I'm posting the diagrams that I put together to clarify the various vacuum flows between the various heat and A/C conditions.  You can see from these flows how the two vacuum diaphragms are reversed in the Service Manual drawing. It is important to note that the vacuum switch entitled "Heater Adapter" is physically located on the A/C control head and the "Air Conditioning Adapter" is physically on the Heater control head.  I had installed new hoses based on the color code shown in the original drawing so I will have to make sure the right vacuum motor is engaged by switching them when I install the control heads.  Hope this helps.

1964 Riv Heat-AC Vacuum Flow Conditon-1.jpg

1964 Riv Heat-AC Vacuum Flow Conditon-2.jpg

1964 Riv Heat-AC Vacuum Flow Conditon-3.jpg

1964 Riv Heat-AC Vacuum Flow Conditon-4.jpg

1964 Riv Heat-AC Vacuum Switches.jpg

Great illustrations but wouldn't it be better if your illustrations hose colors matched your descriptions (red hose colored green, white hose colored yellow, black hose colored white, etc). My two cents worth.

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As far as the colors go, the yellow is source vacuum, the green is anything triggered by the A/C controls, and the orange anything triggered by the heater controls. It’s not totally clear because of the interaction especially when both heat and A/C are on.

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One other note:  The connection to the STV valve is not shown since it is unaffected by this circuit except for a tap into the source line which goes to the large fitting on the modulator valve (mounted on the A/C control head). A blue striped hose goes from the small fitting on the modulator to the STV vacuum port.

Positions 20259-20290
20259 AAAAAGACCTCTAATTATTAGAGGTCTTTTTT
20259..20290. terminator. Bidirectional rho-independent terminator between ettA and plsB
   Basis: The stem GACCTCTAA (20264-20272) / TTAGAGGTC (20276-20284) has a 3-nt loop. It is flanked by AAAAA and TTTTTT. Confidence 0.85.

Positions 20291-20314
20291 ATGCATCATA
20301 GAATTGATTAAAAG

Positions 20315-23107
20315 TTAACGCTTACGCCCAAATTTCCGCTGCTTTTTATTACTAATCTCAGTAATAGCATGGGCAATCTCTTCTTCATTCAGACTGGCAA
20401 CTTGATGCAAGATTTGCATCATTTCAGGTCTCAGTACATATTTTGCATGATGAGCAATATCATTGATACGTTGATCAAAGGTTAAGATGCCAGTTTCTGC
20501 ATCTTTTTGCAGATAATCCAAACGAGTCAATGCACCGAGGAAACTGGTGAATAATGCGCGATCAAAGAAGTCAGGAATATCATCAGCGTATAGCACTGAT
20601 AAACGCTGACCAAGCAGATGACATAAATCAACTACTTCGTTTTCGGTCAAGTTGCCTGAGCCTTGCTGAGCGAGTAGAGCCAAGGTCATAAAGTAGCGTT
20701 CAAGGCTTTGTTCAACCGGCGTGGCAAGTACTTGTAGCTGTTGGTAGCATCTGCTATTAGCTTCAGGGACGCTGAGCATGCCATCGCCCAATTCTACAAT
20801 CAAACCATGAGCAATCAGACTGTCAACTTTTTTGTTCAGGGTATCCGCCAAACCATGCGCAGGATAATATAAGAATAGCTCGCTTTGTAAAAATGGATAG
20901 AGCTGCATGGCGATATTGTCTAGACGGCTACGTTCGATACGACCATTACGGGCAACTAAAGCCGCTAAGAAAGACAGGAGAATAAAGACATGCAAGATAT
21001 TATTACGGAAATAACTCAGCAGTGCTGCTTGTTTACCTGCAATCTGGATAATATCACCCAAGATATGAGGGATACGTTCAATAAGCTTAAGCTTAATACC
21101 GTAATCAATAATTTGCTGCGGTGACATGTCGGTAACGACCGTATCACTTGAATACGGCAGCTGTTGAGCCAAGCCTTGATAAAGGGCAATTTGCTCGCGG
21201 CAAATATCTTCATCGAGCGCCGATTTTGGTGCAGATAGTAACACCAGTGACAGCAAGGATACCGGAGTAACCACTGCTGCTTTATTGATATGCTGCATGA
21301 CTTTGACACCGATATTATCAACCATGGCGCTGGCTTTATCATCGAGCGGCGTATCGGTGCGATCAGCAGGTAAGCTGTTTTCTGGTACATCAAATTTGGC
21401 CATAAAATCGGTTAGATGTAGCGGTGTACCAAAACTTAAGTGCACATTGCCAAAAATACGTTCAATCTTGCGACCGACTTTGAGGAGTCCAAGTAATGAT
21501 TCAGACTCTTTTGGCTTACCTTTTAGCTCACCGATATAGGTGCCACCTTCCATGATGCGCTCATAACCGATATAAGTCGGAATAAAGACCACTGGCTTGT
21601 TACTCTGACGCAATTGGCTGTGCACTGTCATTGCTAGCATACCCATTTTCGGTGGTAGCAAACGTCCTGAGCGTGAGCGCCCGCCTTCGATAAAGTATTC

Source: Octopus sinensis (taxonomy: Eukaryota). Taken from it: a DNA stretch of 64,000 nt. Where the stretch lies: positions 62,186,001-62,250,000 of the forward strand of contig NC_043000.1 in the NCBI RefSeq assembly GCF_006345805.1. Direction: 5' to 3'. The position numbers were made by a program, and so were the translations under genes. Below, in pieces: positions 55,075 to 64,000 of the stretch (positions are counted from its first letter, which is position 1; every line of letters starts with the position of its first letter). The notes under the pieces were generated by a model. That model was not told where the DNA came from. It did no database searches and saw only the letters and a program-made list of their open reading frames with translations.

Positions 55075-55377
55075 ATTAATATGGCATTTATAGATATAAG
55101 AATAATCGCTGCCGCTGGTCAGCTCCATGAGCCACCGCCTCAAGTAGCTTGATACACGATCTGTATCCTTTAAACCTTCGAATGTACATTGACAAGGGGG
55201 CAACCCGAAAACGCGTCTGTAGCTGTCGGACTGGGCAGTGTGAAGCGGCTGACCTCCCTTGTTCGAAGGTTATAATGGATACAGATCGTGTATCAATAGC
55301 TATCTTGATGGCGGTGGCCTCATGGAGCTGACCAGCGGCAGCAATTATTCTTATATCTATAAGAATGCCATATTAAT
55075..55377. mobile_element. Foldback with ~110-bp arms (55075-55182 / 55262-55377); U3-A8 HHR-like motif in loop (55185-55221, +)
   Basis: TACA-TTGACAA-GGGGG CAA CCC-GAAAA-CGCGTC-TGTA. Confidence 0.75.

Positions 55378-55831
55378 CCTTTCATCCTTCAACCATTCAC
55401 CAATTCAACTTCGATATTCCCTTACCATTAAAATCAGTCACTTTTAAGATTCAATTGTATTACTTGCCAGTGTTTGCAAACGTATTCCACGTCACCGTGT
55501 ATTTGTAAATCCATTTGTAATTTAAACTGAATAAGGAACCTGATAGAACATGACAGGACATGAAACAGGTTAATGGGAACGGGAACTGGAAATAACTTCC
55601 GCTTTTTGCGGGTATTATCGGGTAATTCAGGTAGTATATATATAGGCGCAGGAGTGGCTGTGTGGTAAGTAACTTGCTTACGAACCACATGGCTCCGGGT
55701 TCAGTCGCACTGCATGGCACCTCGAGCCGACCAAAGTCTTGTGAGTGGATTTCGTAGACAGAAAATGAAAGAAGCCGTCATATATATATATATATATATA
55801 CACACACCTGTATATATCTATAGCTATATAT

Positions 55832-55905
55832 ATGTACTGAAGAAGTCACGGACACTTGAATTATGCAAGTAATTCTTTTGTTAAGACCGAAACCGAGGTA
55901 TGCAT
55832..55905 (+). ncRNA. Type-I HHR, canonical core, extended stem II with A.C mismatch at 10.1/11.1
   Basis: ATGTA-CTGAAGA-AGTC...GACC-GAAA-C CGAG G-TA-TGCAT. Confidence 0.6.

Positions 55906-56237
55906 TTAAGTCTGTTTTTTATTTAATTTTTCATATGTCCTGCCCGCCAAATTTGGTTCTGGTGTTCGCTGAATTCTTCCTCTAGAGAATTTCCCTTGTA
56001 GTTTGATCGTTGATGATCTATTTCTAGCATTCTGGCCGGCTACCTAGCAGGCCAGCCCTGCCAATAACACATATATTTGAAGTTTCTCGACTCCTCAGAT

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Posted (edited)
4 hours ago, NC1968Riviera said:

Great illustrations but wouldn't it be better if your illustrations hose colors matched your descriptions (red hose colored green, white hose colored yellow, black hose colored white, etc). My two cents worth.

Mike,

 

Bill's illustrations show how the system works. This one shows how it's plumbedIMG_20190710_110554580.thumb.jpg.8e9afd4b43e1e80435e56a6e8822125d.jpg

 

You realize that the hoses themselves are not colored but rather have a trace line in that color on a black hose

s-l300.jpg.c1b63189c3a9fd7ba105bccd0b4919a8.jpg

 

Ed

Edited by RivNut (see edit history)